This sculpture is a three-dimensional hybrid of Māori and Mexican art styles. In past artworks, there's already experimentation with Māori and Mexican shape language. That's why, for this art piece, both art styles that originated in opposite sides of the world are combines to create an original sculpture. Obtaining real reference is a vital part of the creative process of this piece because it is the best way to establish believability and tell compelling stories. This design starts by doing in-depth research about Māori art through original pictures from New Zealand to, later on, make visits to Mexican folk-art museums and markets.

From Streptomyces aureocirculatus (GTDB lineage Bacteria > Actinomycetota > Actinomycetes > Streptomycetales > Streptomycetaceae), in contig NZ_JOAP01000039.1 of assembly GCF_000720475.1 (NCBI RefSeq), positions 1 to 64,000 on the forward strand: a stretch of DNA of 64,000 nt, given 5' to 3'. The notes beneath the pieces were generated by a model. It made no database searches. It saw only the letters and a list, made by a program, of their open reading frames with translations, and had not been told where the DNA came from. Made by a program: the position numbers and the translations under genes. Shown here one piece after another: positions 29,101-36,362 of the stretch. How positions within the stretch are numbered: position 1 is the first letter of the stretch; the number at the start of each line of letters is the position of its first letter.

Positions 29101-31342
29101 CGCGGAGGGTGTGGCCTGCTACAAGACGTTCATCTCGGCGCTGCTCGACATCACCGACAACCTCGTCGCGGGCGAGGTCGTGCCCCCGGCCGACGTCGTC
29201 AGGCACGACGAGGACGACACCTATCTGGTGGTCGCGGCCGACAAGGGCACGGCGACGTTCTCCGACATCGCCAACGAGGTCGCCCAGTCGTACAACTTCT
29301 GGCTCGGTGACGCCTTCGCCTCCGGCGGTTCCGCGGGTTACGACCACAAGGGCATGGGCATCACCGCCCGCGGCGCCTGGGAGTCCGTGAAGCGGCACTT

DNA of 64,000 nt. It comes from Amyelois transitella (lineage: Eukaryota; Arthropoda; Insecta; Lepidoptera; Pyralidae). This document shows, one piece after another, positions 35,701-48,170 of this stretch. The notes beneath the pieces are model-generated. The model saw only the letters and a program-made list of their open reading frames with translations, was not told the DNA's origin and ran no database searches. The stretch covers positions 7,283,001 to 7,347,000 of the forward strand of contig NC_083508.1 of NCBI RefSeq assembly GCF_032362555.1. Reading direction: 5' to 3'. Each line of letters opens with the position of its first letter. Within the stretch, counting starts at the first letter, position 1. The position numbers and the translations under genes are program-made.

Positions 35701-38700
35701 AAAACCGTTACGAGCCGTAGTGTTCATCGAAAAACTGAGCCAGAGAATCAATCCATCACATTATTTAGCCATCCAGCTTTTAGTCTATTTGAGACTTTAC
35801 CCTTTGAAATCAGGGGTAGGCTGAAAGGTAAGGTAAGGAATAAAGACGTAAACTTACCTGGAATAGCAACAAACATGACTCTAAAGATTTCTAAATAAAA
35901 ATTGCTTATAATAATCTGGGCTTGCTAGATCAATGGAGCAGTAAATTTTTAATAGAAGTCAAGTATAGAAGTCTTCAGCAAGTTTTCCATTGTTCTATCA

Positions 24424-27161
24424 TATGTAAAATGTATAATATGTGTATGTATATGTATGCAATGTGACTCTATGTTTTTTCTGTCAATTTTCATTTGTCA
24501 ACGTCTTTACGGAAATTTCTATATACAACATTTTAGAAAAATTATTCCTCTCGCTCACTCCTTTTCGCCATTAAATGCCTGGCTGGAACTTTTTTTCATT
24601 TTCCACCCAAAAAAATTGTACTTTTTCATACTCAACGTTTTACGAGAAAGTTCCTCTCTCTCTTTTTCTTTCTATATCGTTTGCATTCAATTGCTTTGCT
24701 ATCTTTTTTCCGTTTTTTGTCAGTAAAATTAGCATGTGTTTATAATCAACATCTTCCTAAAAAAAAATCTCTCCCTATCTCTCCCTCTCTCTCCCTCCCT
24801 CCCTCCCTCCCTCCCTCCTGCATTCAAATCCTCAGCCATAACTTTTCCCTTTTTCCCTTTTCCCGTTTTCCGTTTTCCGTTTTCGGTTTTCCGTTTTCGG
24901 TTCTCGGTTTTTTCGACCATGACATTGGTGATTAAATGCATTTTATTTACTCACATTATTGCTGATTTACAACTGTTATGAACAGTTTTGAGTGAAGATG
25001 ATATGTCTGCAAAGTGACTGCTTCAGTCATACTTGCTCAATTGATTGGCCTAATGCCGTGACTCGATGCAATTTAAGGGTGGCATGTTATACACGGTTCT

Māori art style reference
Mexican art style reference
After that, an analysis of the geometry and patterns that distinguish each art style takes place in order to define a consistent shape language. From there, draft sketches are made to combines both styles by referencing real cultures and traditions.
Shape language and draft pencil sketches
The final design shows on opposite horizontal sides the two national birds from Mexico and New Zealand, the golden eagle (in the left) and the kiwi bird (in right), while on opposite vertical sides, there are two representative plants from New Zealand and Mexico, the silver fern (in the top) and a type of cactus called "nopal" (in the bottom). The entire piece is covered by a combination of shapes and patterns that are representative of each culture. Later on, the design was digitalized and final details were added.
The design got separated into three separate layers, which were vectorized using to laser cut and engrave panels of silver and blue acrylic glass.